Two things here. First, since we are seeing the call for change on a global scale, nation after nation, it’s clear that whatever changes people want are global in scale, not national. Second, given the fact that we are seeing increased political turmoil right now, not decreased turmoil, it suggests that politicians – including Obama – have failed to deliver the changes people craved.

Make America Great Again

Now partisans from the Democratic Party in the United States would argue that the reason Donald Trump became President was because the people who voted for him are racist. After eight years of having a black president, these people saw the change that Obama was bringing and they didn’t like it. It may have been change that minorities and liberals could believe in. But it wasn’t change that white American racists could believe in. So they voted for Trump, someone who could make that change go away.

I don’t believe any of that.

Instead, what I believe we are seeing is a mass trauma from a financial crisis that exposed middle classes in the developed world – already buffeted by economic insecurity – to, in many cases, outright economic hardship. Think of this globally, now. I’m talking about the Arie Kempinga’s of the world here. That’s the Dutch voter I highlighted in February 2017 who said:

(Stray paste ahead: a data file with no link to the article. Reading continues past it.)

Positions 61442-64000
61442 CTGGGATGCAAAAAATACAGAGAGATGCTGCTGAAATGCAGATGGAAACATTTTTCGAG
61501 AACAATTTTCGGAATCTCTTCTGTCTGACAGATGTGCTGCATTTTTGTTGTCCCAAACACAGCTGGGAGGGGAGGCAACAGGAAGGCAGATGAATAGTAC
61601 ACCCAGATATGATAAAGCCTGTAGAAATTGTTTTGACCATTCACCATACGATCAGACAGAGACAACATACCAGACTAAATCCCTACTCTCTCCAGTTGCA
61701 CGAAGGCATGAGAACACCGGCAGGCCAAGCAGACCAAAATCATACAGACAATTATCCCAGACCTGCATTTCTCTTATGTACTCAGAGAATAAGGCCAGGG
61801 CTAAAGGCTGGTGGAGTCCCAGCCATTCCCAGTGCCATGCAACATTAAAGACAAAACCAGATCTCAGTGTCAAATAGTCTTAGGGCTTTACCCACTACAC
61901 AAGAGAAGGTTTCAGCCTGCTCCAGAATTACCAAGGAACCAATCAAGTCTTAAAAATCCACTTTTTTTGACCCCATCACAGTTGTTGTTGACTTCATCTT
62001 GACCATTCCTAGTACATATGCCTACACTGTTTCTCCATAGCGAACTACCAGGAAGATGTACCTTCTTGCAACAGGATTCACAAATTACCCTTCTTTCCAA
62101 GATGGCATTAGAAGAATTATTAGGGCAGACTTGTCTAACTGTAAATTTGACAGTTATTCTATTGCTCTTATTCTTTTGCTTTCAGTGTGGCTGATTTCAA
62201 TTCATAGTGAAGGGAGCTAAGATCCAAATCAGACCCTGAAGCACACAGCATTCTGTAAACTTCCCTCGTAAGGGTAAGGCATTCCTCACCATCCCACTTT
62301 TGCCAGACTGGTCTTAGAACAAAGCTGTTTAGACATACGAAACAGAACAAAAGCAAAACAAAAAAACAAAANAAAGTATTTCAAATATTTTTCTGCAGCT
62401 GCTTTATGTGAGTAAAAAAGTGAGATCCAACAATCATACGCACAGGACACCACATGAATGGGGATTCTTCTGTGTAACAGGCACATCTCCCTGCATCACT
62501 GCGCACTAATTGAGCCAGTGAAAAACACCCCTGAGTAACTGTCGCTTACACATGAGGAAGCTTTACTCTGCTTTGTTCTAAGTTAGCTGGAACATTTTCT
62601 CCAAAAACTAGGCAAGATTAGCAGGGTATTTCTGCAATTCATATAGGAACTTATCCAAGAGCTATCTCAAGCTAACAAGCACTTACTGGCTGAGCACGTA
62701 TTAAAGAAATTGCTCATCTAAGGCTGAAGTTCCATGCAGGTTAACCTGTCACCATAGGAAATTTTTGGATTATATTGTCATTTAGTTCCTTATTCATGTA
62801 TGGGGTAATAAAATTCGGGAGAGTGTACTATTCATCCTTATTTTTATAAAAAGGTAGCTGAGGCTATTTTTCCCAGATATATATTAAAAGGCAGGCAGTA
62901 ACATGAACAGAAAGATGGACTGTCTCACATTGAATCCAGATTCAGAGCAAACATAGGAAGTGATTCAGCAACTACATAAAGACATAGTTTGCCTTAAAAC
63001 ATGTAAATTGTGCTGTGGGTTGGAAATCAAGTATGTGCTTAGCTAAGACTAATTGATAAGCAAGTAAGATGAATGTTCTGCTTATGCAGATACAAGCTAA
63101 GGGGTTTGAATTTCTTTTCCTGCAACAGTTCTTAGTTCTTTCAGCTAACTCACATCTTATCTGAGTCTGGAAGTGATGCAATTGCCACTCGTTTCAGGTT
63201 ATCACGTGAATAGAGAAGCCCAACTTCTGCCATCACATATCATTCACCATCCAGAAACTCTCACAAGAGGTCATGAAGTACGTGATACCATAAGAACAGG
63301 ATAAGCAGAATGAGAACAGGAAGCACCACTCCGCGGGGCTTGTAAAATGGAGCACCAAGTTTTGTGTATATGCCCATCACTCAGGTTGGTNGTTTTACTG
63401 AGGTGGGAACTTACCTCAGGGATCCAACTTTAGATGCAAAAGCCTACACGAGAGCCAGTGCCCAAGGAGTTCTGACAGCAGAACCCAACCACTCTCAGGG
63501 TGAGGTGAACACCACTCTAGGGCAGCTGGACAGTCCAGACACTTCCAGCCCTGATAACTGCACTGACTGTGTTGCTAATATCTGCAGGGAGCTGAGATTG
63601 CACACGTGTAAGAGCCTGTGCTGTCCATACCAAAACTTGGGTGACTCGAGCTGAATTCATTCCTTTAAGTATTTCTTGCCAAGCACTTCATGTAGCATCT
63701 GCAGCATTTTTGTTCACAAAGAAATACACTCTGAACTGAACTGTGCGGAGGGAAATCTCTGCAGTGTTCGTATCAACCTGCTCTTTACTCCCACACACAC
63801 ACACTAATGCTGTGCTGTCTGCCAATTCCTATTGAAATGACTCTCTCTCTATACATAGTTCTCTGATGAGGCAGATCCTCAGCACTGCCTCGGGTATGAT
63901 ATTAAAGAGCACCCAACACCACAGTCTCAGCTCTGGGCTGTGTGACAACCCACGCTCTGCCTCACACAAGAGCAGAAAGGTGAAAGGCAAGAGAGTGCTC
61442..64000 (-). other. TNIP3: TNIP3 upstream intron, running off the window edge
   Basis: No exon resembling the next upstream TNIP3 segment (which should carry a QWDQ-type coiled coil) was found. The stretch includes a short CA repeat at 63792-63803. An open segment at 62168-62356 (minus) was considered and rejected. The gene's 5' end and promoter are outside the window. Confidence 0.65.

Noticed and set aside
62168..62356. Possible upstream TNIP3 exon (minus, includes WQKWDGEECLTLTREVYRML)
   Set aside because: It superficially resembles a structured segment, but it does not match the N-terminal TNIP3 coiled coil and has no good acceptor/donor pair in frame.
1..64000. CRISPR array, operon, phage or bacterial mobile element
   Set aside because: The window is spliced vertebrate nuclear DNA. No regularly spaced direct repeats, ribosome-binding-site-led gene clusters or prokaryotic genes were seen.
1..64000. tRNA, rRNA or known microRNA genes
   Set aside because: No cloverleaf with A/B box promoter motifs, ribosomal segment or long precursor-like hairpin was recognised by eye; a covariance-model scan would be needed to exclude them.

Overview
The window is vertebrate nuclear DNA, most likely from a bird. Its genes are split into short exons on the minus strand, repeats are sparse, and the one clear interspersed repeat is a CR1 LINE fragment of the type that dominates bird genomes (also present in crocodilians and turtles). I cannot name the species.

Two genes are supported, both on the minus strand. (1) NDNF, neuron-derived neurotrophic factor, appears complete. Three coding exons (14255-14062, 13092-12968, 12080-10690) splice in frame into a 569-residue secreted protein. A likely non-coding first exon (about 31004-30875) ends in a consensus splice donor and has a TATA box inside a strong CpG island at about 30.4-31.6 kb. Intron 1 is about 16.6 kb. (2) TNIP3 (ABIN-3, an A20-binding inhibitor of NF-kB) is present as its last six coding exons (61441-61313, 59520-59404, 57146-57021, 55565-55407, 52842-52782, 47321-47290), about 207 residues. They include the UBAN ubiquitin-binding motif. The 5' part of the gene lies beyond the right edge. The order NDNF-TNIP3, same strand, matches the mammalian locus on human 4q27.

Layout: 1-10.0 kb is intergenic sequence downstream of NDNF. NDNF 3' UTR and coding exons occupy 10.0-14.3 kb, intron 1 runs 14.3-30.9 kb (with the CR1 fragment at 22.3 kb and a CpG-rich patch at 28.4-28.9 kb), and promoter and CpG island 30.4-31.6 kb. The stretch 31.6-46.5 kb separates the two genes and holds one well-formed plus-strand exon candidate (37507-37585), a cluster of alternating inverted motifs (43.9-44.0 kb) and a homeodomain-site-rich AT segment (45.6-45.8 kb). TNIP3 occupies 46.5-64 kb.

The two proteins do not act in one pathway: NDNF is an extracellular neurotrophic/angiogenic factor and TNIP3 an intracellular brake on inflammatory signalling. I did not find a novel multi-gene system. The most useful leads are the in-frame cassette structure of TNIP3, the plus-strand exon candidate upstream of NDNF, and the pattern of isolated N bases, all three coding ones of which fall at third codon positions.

they can send millions to Greece or a country at war, but if I ask for a stipend for my daughter’s studies for later, they say they can’t help. There’s no money for that.

Think about that in the context of Trumpism. MAGA (Make America Great Again) is exactly the kind of slogan an American Arie Kempinga would want. That’s why Trump won Michigan, Pennsylvania and Ohio.

So, it’s not (just) about race in America. It’s about stagnation and insecurity. And it’s not just about stagnation and insecurity in the United States. It’s about stagnation and insecurity in every middle class in the developed world, post-financial crisis.

What’s the answer, then?

Before I get into the answer, let me briefly mention Hillary Clinton. Is she, was she “change you can believe in”? I would argue that the answer for many in 2016 was no. And that’s why they voted for Trump.